The Most Common Symptoms of a Bad Brake Booster

Knowing the most common bad brake booster symptoms gives you early warning that the safety of your vehicle is at risk.

Brake boosterPhoto: Shutterstock

The important role of the brake booster

The brake booster plays an important role in stopping a car equipped with disc brakes. Located under the hood, the device delivers additional force to the brakes and assists in stopping your vehicle. Without it, stopping distances would increase dramatically, putting the driver and passengers at greater risk of collision during an emergency stop.

Inside the brake booster, two chambers, separated by a diaphragm, experience a similar drop in pressure as air rushing into the engine, through the air intake, creates a vacuum. Engaging the brake pedal opens a valve and air is drawn into one side of the booster. This allows the vacuum, present on the other side, to pull on the diaphragm. A rod, attached to the brake pedal assembly, runs through the centre of the diaphragm on its way to the master cylinder piston.

As the rod transfers the force applied to the brake pedal, the diaphragm also pulls on the rod and increases the force against the master cylinder piston. The combined force slows the car quickly and easily. By releasing the brake pedal, the valve closes and the system returns to balance.

If you recognize the following bad brake booster symptoms, take action immediately—don’t ignore them. They indicate that your car has become unsafe to drive.

Stiff brake pedal action

A bad brake booster makes the brake pedal much harder to depress. As the booster fails, it loses its ability to provide additional force against the master cylinder piston. The driver of the vehicle must now provide all of the braking power—a difficult task.

Increased braking distance

Sometimes a brake booster will fail gradually, making the decline in performance harder to notice. If you feel like you must brake earlier than you should to come to a stop, have the brakes checked. If the pads and rotors look good, the cause could be the brake booster.

High brake pedal position

Along with the stiffer resistance of the brake pedal under pressure, you may also notice the pedal “travels” less than normal when the brakes are engaged. With the booster chambers out of balance, pedal return may be slower than normal.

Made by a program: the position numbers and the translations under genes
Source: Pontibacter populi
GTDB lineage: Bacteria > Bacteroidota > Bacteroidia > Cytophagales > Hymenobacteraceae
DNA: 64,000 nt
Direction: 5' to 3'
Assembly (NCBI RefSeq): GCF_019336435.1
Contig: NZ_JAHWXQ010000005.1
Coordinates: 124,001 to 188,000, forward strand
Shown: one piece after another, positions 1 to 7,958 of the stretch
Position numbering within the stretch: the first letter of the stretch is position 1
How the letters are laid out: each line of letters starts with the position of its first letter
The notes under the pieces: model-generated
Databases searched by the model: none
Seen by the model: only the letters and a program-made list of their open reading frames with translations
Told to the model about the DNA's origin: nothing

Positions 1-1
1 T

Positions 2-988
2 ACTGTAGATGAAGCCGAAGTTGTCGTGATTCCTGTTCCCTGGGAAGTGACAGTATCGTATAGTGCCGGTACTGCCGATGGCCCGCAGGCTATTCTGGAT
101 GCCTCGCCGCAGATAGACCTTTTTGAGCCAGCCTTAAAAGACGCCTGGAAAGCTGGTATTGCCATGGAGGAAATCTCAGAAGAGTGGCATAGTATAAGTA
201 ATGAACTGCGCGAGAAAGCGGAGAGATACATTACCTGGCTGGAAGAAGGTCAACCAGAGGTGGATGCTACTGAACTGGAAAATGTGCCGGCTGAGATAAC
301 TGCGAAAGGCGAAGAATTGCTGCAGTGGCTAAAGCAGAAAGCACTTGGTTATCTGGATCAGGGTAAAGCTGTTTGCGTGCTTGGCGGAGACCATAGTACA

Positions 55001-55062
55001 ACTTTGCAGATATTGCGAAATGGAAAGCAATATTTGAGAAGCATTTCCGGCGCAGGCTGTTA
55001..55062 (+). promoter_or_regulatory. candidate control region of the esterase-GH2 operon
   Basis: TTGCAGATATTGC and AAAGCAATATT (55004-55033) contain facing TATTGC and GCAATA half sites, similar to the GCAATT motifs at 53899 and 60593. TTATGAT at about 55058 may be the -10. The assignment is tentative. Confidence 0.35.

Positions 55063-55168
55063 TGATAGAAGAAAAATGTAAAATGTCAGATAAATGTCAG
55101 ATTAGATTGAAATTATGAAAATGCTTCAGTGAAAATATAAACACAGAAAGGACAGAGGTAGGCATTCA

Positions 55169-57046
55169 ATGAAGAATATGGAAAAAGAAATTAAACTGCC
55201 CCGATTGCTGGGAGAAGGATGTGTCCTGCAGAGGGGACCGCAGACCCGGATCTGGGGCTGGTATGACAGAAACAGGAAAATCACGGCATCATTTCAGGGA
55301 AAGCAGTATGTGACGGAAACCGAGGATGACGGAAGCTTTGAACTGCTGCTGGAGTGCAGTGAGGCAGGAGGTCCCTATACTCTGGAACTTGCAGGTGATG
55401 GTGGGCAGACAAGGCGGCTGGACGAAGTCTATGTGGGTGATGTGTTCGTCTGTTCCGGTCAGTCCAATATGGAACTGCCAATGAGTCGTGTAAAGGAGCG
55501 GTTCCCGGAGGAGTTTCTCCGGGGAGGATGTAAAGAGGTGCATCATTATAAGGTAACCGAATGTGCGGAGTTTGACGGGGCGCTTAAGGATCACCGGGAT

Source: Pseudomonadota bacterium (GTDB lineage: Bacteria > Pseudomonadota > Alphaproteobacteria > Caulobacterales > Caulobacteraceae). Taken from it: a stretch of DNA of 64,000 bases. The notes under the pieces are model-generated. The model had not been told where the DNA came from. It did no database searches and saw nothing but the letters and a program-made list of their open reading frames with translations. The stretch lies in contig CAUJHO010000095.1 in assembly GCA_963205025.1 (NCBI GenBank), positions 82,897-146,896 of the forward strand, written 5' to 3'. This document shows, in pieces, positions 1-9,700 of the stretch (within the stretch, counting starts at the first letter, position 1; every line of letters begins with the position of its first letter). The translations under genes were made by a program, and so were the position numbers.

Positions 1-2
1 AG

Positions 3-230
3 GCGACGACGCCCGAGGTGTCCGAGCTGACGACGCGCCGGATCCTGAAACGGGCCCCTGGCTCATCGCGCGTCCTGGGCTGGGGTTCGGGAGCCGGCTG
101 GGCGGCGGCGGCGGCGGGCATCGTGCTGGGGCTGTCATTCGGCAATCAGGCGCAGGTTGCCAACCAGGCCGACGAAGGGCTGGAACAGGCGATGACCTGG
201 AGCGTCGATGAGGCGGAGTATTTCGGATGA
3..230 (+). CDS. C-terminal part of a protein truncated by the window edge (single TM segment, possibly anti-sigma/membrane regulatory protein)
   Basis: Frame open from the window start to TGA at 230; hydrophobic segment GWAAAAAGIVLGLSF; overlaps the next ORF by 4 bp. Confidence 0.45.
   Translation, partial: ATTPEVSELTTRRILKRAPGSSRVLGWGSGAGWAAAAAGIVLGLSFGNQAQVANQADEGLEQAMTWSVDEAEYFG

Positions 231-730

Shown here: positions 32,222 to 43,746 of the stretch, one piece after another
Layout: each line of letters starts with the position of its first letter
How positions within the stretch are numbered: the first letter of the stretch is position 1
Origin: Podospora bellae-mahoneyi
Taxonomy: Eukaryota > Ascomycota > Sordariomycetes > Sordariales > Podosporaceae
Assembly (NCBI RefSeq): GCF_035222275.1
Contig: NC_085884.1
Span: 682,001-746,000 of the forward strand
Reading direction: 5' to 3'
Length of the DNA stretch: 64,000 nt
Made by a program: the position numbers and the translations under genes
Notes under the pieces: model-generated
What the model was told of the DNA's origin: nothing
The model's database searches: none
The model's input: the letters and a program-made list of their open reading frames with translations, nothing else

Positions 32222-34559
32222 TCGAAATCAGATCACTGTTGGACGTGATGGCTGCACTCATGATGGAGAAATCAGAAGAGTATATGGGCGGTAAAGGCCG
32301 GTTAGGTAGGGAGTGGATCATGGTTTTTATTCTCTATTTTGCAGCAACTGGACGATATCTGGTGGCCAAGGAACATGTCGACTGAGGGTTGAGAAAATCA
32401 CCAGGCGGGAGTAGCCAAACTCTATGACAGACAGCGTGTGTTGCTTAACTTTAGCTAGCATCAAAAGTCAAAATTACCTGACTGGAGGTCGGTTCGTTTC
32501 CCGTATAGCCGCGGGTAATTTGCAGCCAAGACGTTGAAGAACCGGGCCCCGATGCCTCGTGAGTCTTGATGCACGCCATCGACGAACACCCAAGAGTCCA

Poor engine function

A hole in the diaphragm allows the booster to draw air into the induction system. This situation can effect the fuel mix in the engine because of the booster’s connection to the main air intake. In newer, fuel-injected vehicles, this results in reduced fuel economy because the computer compensates for the difference. In older cars, brake booster failure may cause the engine to run lean with insufficient fuel in the cylinder.

Without the full cooling action of the proper measure of gas, friction increases and the temperature of engine parts rise, leading to pre-ignition (the fuel ignites before the spark plug fires). This might be heard as pinging, or felt as a loss of engine power. Allowed to continue, pre-ignition can lead to burnt valves or piston damage, requiring a costly repair.

Test your brake booster

Starting with the engine off, pump the brakes several times. Brake booster design allows the mechanism to hold enough vacuum to engage the brakes once or twice without the engine running. This helps you stop the vehicle in the case of engine failure.

Next, press on the brake pedal lightly while starting the engine. You should feel the pedal give a bit and then firm up. If it becomes hard or if you feel no change at all, then the brake booster has failed.

Originally Published in The Family Handyman

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